Since the start of 2012, I’ve been to the US three times and it is interesting to reflect on what is going on in the world of sustainability. It is tempting to say “not much” and make this a very short blog, but that’s not the case.
I never imagined I would spend time in Texas working on sustainability with a company that exclusively supplies big oil with capital equipment, but I did. I never imagined I would end up helping the United Nations deliver the Rio +20 event in a more sustainable way, but I have. I did not predict spending time with the UK, US and Canadian institutions for civil engineering talking about more sustainable infrastructure development, but I have. And I expect to be back in the summer, working with at least two other global businesses. And yes, I offset my flights!
Does this signify a change of direction? And if so, why?
There are fundamental differences between the US and Europe and we are sometimes get fooled by the common language and underestimate these. The majority of Europeans intellectually accept the idea that climate change is happening and most accept that the problem and potential solution is related to increases in greenhouse gas emissions caused by the human race. Opinion differs about what we should do about it, but we have a collective guilt about it.
This is not the case in the US. Climate change denial is rife and supported by a number of leading politicians and business leaders.
On the subject of supplier diversity, having conversations in UK and Europe about how to encourage more under-represented groups is sometimes tricky. I was once challenged from the floor by a director of a construction company about it. He maintained that this was not an issue for the industry and that his company always select the best person for the job. I invited him to look around the room (which contained around 200 people) and pointed out the irony that the demographic in the room suggested that ‘the best person for the job’ was always a white, middle-aged man. They did not invite me back. In the US, there is legislation for the public sector and quotas to engage minority and women-owned businesses in the supply chain, and it’s a much bigger issue for US corporations too.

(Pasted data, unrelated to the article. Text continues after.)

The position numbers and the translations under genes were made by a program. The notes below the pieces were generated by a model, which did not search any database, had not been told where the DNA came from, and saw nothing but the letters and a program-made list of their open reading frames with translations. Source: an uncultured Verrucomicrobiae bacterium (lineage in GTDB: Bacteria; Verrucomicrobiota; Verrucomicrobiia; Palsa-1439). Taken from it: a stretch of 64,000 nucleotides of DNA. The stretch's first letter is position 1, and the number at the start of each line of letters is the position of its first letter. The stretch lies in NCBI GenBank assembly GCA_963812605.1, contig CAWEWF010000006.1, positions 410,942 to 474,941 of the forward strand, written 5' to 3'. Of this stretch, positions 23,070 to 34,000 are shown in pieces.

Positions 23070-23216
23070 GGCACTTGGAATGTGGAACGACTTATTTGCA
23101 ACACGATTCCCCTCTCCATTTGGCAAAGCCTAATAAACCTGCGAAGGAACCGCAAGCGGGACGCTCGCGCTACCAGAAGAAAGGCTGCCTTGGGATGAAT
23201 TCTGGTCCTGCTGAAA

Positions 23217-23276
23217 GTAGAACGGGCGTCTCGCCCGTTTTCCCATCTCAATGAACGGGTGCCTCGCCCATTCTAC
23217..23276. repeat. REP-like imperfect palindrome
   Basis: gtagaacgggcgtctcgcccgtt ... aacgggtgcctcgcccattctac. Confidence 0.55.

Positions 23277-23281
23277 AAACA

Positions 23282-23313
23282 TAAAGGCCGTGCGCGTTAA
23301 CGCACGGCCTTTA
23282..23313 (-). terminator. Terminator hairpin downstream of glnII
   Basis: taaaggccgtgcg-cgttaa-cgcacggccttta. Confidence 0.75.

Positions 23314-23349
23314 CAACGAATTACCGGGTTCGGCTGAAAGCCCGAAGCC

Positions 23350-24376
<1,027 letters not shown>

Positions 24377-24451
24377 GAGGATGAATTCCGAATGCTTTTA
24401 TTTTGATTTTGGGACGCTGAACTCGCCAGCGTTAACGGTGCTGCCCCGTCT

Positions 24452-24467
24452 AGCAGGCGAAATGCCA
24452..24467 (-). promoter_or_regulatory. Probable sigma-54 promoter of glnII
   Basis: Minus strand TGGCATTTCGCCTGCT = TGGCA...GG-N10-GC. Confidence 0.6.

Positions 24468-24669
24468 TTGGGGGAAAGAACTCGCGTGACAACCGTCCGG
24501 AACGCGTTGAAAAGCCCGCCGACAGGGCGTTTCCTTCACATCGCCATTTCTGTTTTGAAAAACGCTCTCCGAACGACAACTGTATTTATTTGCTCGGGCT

Environmental considerations are very different and driven by geography. In most southern and western states, there is very little public transport and people rely entirely on their cars. I heard loud complaints from the driver of a seven-seater Cadillac doing 12 miles per gallon that gasoline prices had risen to $3.50 and he was thinking about a smaller car, maybe a Range Rover. He nearly had a fit when I told him how much we pay for fuel in the UK. Air travel is the only way to cover the vast distances and homes and office space tend to be much larger and energy-hungry. According to the WWF, if the world lived like Western Europe we would need three planets of resources to sustain life on earth; if the world lived a North American lifestyle we would need six.
I have been surprised at the high levels of loyalty in many US companies and the pride people take in the values of the companies they work for. Some businesses are catching on to sustainability because it chimes with their tradition and values. Many I spoke to have an ageing and long-serving workforce, particularly among managers. Their inevitable retirement means that a younger generation of managers need to be attracted and retained. The ‘dash for talent’ means that sustainability needs to be addressed because younger people are more inclined to expect this.
The third factor is profit. Despite being divided in their opinions about climate change, US businesses tend to be more in agreement about how to make a few dollars. If the world wants solutions to a problem they believe exists, US businesses can provide them. The mighty GE is pouring over a billion dollars into its ‘ecomagination
’ programme to deliver lower carbon solutions through their hundreds of businesses. They are not doing this because they feel guilty, they are doing it because they see it as a sound investment.
Be warned, the Americans are coming and they are going to kick your ass.
☛ Shaun McCarthy is the director of Action Sustainability, a not for profit social enterprise set up to lead and inspire sustainable procurement.